The cell menagerie: human immune profiling
September 17, 2015
Technology feature (print and online): “Learning to make vaccines that protect more people means getting a better handle on the immune system — a bewildering militia of cells that communicate to detect and destroy pathogens. So far, attempts to parse the system’s complexity have involved work on mice, rats, rabbits, dogs, non-human primates and even lampreys and sea urchins. Yet results do not always translate to the one species that medicine cares most about. “There has been a vast zoo of animal models, but the one animal model we haven’t yet exploited is us — Homo sapiens,” says Bali Pulendran, an immunologist at Emory University in Atlanta, Georgia.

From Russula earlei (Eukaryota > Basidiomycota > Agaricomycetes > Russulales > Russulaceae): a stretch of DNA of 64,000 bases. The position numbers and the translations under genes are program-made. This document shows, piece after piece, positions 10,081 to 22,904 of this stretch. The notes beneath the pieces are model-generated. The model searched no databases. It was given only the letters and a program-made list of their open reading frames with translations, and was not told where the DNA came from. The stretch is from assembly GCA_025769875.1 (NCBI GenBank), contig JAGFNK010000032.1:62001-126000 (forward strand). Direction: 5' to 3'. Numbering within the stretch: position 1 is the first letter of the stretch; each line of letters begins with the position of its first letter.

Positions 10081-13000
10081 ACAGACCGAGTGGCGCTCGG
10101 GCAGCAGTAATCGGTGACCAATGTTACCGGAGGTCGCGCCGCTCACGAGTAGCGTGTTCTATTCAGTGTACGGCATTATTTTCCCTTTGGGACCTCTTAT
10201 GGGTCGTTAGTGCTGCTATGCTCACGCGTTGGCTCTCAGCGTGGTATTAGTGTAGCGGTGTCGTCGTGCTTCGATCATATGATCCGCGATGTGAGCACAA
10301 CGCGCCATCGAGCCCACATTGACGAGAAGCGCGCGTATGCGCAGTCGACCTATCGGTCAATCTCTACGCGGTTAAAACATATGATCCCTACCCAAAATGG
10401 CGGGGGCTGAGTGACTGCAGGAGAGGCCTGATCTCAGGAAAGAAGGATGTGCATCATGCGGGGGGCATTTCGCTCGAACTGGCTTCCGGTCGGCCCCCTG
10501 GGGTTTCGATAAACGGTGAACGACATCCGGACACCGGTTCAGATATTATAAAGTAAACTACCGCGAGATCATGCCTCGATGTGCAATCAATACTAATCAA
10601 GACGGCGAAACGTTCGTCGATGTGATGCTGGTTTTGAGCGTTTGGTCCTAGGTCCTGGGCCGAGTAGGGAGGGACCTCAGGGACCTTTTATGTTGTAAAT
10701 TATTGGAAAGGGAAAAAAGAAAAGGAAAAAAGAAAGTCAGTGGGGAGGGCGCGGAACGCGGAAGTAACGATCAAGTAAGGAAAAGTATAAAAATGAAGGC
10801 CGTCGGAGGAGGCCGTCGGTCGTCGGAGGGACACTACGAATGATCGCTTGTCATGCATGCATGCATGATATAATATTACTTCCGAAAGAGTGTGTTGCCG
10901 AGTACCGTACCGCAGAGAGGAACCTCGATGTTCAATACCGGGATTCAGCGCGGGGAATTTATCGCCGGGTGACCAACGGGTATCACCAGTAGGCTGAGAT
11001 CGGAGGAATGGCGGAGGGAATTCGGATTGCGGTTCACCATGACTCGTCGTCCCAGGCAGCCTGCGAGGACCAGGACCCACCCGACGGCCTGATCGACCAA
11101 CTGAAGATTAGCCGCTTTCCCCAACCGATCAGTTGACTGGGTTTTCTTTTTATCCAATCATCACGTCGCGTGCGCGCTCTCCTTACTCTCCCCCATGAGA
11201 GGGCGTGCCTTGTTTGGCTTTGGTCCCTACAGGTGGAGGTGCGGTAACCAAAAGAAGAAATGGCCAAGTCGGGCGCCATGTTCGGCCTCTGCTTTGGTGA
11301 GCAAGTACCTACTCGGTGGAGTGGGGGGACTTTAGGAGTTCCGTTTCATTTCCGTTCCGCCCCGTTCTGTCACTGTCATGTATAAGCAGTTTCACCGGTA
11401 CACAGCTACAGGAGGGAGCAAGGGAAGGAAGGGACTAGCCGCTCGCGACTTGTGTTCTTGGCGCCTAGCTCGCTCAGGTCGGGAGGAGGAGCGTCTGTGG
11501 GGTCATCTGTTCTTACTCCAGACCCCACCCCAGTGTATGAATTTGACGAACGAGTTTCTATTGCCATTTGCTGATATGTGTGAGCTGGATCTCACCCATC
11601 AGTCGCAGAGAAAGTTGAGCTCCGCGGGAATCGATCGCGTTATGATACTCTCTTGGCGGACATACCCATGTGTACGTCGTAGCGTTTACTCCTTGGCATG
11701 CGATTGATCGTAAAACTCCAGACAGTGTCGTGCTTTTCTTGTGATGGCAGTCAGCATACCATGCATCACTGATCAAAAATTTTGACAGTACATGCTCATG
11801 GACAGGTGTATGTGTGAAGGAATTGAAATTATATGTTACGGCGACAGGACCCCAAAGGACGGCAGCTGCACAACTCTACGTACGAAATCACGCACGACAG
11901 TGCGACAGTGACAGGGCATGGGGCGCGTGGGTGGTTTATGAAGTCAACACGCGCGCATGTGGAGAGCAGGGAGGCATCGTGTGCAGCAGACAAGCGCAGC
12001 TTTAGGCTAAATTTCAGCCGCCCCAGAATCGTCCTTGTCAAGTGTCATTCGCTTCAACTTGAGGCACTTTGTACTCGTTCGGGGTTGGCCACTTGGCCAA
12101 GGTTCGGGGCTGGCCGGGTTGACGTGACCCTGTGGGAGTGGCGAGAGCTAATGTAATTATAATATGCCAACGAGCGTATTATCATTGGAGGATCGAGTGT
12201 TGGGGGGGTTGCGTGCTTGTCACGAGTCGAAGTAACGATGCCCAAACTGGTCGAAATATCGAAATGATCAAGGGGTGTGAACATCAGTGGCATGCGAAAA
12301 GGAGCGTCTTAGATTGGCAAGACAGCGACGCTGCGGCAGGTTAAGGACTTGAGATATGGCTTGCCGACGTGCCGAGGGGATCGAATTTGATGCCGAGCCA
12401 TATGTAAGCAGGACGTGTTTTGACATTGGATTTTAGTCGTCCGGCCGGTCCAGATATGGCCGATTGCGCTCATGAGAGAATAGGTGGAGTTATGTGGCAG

Now, researchers are tackling the most difficult animal to study as never before. Advances in technology are helping scientists to dive deeper into the inner workings of single cells and carry out analysis on greater numbers of cells at once. Efforts in data analysis, sharing and collaboration promise to enable work that is too expensive for individual labs. Ultimately, researchers hope to bring fresh insights to the clinic to protect and treat people using the power of an individual’s own immune defences.”